Code reporting guidelines for using diagnostic test results to add specificity to a diagnosis code vary by country. As AI systems become more adept and are proven reliable in visual diagnosis, the need for physicians to read images may become less necessary, perhaps done only by exception. This change in responsibilities could result in either a decrease in code specificity or less consistency of international diagnosis code data, depending on a country’s code reporting guidelines and how the guidelines are adjusted to account for AI. For example, currently in the U.S., “code assignment is based on the documentation by patient’s provider (i.e., the physician or other qualified healthcare practitioner legally accountable for establishing the patient’s diagnosis)” [29]. U.S. guidelines specifically state that clinically significant “laboratory, x-ray, pathologic, and other diagnostic results” can be used for coding only if the test has been “interpreted by a physician” [29]. In the U.K., the NHS National Clinical Coding Standards, while less explicit than U.S. guidelines, also imply that a physician has to interpret diagnostic test results [30]. In contrast, the Canadian Coding Standards are much more amendable to AI development. Canadian medical coders are directed to use diagnostic results “when they clearly add specificity in identifying the appropriate diagnosis code for conditions documented in the physician/primary care provider notes” [31]. In Canada, there is no specific requirement that the test itself has to be interpreted by a physician. Based on this varying guidance, in the instance where a physician has documented a diagnosis, additional specificity of that diagnosis in images interpreted by an AI system alone (without a physician over-read) would be lost in diagnosis data in the U.S. and possibly the U.K., whereas specificity would not necessarily be lost in Canada.

Medical coding and reporting guidelines and standards will need to be adjusted to account for AI applications. There are multiple points to consider including whether reporting of diagnosis specificity using diagnostic test results should vary depending on the AI application itself. Some method is needed to demonstrate that the AI application meets the same degree of accuracy as physicians. For example, reporting guidelines might depend on whether the AI application is approved or credentialed in some manner. Reporting specificity based on AI results might also depend on whether the AI application is employing supervised verses unsupervised ML techniques. Unsupervised ML is well known for feature extraction, whereas supervised ML, which goes through a training process to determine the best outputs, is more suitable for predictive modeling and is generally considered to provide more clinically relevant results [6]. Thus, the type of AI and how the AI application is used in the clinical workflow (e.g. whether AI-generated interpretations are validated or certified as equally accurate compared to physicians) could potentially be factors in determining future reporting requirements for diagnosis code specificity.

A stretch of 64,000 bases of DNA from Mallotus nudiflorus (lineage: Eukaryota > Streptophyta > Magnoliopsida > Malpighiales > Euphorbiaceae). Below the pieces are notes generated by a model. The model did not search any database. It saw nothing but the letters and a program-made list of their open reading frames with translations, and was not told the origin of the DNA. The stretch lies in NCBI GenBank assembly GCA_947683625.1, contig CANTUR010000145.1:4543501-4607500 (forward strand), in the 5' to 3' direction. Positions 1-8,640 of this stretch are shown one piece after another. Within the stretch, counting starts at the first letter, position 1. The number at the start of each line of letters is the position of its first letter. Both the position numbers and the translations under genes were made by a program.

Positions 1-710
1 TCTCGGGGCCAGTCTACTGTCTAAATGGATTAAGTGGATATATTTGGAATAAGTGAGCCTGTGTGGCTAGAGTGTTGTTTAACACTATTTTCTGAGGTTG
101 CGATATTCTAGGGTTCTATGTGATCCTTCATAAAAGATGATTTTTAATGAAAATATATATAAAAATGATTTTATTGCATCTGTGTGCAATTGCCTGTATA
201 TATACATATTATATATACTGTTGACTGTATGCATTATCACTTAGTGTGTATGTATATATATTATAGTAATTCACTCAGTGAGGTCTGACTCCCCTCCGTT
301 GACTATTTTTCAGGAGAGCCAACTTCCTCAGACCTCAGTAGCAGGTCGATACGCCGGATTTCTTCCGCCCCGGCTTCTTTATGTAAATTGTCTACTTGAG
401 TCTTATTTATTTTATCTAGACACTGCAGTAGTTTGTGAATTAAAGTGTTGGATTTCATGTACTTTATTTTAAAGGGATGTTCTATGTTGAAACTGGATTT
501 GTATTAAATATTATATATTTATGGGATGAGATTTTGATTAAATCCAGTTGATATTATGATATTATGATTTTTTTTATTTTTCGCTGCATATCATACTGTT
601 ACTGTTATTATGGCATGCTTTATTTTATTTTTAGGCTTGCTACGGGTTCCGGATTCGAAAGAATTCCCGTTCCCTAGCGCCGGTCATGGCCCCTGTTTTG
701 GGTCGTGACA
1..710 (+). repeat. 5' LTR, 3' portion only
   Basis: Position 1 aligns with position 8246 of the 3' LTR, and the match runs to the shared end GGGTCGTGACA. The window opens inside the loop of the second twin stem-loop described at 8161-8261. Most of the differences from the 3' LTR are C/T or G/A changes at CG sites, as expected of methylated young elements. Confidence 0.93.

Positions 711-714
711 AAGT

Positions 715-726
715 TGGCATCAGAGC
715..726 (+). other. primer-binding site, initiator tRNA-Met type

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2.3 Early Detection Information

AI systems are expected to assist healthcare providers with early detection of likely or impending conditions, allowing for faster intervention. ML algorithms are proving effective in making inferences about specific health risks and predicting health events. For example, neural network algorithms have proven effective in detecting strokes. Input variables analyzed by the algorithm include stroke-related symptoms such as paresthesia of the arm or leg, acute confusion, vision alteration, problems with mobility, etc. This input data is analyzed to determine the probability of stroke [6]. There are other examples of healthcare data being used to detect and predict future events including hospital readmissions, sepsis, and surgical complications [32]–[34].